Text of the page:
Moosehorn National Wildlife Refuge, Edmunds Division is less than half the size of the Baring Unit farther north, but its 8,781 acres include some of the most strongly tidal shoreland in America, with 24-foot fluctuations that alternately reveal and conceal mud flats for the shorebirds. Much of the shoreland section of this unit is managed by Cobscook Bay State Park. But what really makes the Edmunds Division attractive is a loop of dirt roads that plunge into exceptional mixed woodland and managed wetlands. The refuge is particularly good for warblers, vireos, thrushes, flycatchers, and woodpeckers. Expect black-and-white, black-throated green, black-throated blue, Nashville, and magnolia warblers. Try for Cape May, Canada, blackburnian, and bay-breasted warblers. Northern goshawks are regular but seldom seen nesters. Like the Baring Division of the refuge, The Edmunds Division is managed primarily for American woodcock.
The South Trail Road turns west from Route 1 just south of the Cobscook Bay State Park entrance. The North Trail Road likewise turns west about a mile north of the park entrance. Both are marked with small kiosks. Signs indicate that the roads are to be treated as a loop, using Crane Mill Road to connect. Enter via the South Trail. Exit via the North Trail.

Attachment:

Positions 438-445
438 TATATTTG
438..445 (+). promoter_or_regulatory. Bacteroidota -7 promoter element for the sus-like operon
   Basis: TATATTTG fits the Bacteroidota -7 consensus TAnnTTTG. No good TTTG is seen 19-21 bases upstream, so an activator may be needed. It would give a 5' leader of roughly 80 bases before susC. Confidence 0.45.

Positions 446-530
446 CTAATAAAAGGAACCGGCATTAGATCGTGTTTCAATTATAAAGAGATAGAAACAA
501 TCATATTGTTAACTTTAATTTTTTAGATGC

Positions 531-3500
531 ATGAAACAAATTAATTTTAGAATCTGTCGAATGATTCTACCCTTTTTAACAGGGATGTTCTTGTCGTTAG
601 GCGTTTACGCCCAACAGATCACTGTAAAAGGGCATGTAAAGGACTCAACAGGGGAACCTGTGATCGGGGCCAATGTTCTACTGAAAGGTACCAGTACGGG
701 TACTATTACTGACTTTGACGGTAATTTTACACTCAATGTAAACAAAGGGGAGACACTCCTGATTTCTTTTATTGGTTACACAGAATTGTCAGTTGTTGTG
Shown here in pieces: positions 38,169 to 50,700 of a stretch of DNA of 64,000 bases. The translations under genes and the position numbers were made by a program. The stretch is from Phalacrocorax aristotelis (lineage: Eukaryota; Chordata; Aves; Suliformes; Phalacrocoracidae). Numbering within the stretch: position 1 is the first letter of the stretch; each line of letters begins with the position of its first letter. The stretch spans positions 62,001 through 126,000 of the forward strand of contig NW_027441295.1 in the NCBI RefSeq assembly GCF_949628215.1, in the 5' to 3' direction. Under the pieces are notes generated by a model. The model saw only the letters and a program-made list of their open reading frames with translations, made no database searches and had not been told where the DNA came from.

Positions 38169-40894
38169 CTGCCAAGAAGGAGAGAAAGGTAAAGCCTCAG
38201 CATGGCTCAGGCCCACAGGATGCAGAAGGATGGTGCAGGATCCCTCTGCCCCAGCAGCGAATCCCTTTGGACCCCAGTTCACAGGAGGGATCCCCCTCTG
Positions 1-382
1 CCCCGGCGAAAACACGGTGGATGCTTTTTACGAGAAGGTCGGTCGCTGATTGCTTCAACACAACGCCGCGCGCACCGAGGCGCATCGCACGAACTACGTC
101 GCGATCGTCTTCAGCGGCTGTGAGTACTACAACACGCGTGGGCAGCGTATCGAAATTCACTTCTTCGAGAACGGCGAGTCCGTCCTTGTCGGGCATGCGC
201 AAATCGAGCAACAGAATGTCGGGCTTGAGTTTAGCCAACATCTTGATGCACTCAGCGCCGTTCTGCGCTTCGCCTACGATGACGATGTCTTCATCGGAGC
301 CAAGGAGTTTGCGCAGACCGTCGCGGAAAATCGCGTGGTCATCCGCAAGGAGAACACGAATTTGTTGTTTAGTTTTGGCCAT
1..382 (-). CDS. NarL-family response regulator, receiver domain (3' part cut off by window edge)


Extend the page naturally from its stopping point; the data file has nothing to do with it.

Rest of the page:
The Crane Mill Brook Flowage is just a quick walk beyond the gate at the end of South Trail Road. It is worth a quick peek for waterfowl. The aspens behind the outflow are good for shrub-loving warblers and sparrows.
Crane Mill Road intersects North Trail Road at the midpoint of the latter’s three-mile excursion into the woods. The first half of North Trail is especially good for warblers, vireos, and Swainson’s thrushes. The last half-mile follows a stream that flows through a burned area - a good spot for chestnut-sided warblers and swamp sparrows. Along its length, the North Trail produces seven flycatchers: alder, least, yellow-bellied, olive-sided, great-crested, eastern wood-pewee, and eastern phoebe. Just west of the North Trail intersection with the Crane Mill Road, Weir Road enters from the right. It is gated, but it is a great walking trail past a series of small ponds. It is three miles, one-way, to Route 1 along this road.
Directions: The South Trail Road is almost 4 miles north of the Route 1 intersection with Route 189. The North Trail Road is a mile farther north.
Rural Rte 1
Dennysville, ME 04628
GPS: 44.845091, -67.170576